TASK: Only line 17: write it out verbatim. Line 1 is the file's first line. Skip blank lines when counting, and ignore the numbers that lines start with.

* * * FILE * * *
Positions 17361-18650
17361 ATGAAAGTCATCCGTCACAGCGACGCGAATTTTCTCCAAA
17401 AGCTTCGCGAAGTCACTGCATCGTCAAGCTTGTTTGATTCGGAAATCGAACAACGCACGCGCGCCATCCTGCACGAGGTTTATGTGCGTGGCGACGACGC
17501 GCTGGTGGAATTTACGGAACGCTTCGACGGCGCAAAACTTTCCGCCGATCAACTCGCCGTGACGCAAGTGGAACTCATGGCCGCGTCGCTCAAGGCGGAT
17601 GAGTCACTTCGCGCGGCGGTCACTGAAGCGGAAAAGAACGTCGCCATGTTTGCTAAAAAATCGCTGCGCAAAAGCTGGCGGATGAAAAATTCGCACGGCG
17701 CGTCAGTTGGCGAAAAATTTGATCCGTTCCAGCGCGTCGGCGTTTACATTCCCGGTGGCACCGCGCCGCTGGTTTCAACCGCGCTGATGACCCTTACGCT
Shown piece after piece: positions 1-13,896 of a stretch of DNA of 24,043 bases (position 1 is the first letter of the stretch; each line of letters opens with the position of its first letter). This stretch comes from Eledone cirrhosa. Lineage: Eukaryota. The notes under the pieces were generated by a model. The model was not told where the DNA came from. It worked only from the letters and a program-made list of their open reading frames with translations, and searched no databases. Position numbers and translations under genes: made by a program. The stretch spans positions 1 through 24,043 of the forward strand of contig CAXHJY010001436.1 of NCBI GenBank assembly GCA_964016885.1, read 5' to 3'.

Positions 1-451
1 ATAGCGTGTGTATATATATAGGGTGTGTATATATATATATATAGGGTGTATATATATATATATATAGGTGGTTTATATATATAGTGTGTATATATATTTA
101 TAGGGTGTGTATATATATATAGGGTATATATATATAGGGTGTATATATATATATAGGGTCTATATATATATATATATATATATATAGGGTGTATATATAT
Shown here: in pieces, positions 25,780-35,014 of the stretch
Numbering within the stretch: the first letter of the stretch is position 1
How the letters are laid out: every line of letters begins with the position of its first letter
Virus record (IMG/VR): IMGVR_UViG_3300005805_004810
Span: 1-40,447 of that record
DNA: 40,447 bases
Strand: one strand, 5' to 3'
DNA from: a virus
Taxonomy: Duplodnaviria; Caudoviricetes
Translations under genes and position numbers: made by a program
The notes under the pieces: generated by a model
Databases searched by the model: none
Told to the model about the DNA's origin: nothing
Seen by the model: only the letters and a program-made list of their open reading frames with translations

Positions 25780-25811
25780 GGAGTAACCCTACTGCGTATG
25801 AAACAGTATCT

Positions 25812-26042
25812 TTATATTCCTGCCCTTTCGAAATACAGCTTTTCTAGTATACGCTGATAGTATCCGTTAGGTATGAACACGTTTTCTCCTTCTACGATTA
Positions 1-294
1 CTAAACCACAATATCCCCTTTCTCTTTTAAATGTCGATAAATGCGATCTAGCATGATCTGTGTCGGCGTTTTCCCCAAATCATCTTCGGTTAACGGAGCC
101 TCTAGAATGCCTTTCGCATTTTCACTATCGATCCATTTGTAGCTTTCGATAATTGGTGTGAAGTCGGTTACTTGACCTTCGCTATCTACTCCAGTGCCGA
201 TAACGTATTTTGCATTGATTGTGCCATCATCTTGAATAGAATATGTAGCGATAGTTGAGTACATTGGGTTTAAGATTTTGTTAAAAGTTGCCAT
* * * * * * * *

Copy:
Strand: one strand, 5' to 3'